The difference between the exceptional leaders that get outstanding results for their organizations and those struggling in leading their people take calculated risks, despite the fear of potential failure.
What is your risk tolerance and when do you know you’re ready to take that leap?
Are you the perfectionist that waits ’til everything, including all the moon phases, are all lined up?
Consider this, f you were making a presentation in front of your very best, most dedicated customers or employees that have the highest loyalty and regard for you, would you risk presenting something that you felt was only 80% ready to go?
Two weeks ago, one of my musical heroes, Bruce Springsteen, aka “The Boss,” did that very thing. It was on Friday, September 21st at New Jersey’s MetLife Stadium.
With 65,000 people anxiously waiting on Springsteen and his band to take the stage, Springsteen chose to open the concert with a song he and his E Street Band had never played in front of a live audience before. But, more important than that, the song was, in my amateur estimation only about 80% ready to be played live. How do I know that?
Because “The Boss” screwed it up! He forgot the words! He took a risk and failed!
In the age of the contrived, coddled, lip-syncing celebrity live performer, this type of risk-taking is extremely rare.
But, you know what? Springsteen survived. Not only that, in my estimation, he thrived. When the show was over most of the hardcore fans agreed it was one of his best live concerts ever (and as many of you reading this know, I’m a connoisseur of live Springsteen shows, this was my 76th, followed by my 77th the next night).
Opening the show with this song offered a huge risk. Springsteen risked alienating a football stadium full of people coming to see a superstar perform. Granted many of the 65,000 were long time, hard core fans, for whom this song was played, but what was he focusing on in that moment when he made the decision to play that song.
The focus that drove that decision is the singular difference between becoming a world renown rock and roll superstar and someone floundering in the obscurity playing at weddings and bar mitzvahs.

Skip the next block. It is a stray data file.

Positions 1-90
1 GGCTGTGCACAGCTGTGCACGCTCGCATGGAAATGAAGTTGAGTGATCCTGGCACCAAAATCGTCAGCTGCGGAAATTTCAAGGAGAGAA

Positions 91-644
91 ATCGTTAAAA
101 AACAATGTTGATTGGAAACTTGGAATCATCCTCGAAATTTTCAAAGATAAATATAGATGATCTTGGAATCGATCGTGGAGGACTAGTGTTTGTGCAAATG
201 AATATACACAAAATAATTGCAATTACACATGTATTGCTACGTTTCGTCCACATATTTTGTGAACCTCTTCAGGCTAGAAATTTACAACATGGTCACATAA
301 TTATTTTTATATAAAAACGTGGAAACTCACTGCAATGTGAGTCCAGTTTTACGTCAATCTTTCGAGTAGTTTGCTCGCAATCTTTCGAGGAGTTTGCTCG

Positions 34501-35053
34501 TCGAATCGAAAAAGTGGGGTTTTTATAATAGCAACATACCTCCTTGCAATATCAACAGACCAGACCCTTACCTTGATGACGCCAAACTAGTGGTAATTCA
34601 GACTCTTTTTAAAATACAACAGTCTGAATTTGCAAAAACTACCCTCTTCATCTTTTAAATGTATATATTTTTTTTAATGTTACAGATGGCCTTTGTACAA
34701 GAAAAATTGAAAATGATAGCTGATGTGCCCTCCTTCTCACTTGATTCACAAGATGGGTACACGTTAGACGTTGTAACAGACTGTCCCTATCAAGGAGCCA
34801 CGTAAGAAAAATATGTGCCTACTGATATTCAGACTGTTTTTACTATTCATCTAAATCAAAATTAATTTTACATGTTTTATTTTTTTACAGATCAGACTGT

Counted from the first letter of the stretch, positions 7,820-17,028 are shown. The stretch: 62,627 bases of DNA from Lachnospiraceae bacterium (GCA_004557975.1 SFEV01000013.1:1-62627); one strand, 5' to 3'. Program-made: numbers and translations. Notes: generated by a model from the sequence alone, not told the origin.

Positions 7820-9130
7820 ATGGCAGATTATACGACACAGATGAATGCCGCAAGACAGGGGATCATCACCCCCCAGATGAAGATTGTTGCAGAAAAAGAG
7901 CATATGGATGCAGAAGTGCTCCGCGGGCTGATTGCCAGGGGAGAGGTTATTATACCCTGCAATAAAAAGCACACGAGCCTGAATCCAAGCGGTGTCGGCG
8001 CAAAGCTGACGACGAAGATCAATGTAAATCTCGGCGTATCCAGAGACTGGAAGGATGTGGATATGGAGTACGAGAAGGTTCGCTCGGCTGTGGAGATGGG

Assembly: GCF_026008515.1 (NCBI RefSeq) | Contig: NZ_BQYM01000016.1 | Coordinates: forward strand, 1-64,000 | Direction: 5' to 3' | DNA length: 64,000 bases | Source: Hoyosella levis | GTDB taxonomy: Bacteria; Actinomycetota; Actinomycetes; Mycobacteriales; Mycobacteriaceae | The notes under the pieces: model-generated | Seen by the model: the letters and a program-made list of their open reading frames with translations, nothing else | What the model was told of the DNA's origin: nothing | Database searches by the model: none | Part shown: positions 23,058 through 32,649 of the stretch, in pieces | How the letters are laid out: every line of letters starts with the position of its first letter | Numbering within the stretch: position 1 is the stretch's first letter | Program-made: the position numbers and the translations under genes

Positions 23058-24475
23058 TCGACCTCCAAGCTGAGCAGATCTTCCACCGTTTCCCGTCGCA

As aspiring organizational leaders what we choose to focus on when making risk-calculating decisions can be the difference between building a resume of achievement and waiting for opportunities that never seem to be right.
In front of 65,000 people Springsteen had the confidence to open a show with a song that wasn’t 100% ready to go and even more importantly he had the humility to laugh at himself in the moment. Watch the video below to see what happened and how Springsteen reacted (this is taken with my IPhone from perch just a few feet from the stage that I was lucky enough to secure).
The video picks up about half-way through the song right before Bruce realizes he’s lost his place:
This is not the first risk Springsteen has taken in his career. The biggest one occurred in 1977 when he filed a lawsuit against his manager that got him his first record contract and got him on the cover of Time and Newsweek Magazines the same week in 1975 just one year after he released a hit record. This lawsuit kept him from recording for 2 1/2 years at a very critical time in a career and an industry where fame is fleeting. Five years later, after another series of releasing his most popular pop music to that point, he released a dark and stark solo acoustic record against the advice of many.
Leaders need to take calculated risks. The small business leaders I come across often procrastinate on key decisions, waiting for the perfect time. Waiting on perfection is a losing proposition because perfection will never be reached. On September 21st, Bruce Springsteen showed us all that taking calculated risks can be done, and be done successfully.
One of my business mentors, Alan Weiss, always encourages us to take action on an initiative when we think it is 75-80% ready, not 100%. If we wait for it to be perfect it ain’t ever gonna be, and we miss tremendous opportunities. Springsteen went for it when his song, “Waiting on the Edge of the World” was 80% ready.
One final important point, Bruce recovered extremely well because he had the humility to laugh at himself (which you can see in the video), and move on.
Something all of us small business leaders can learn from.
’til next time, make it a great week!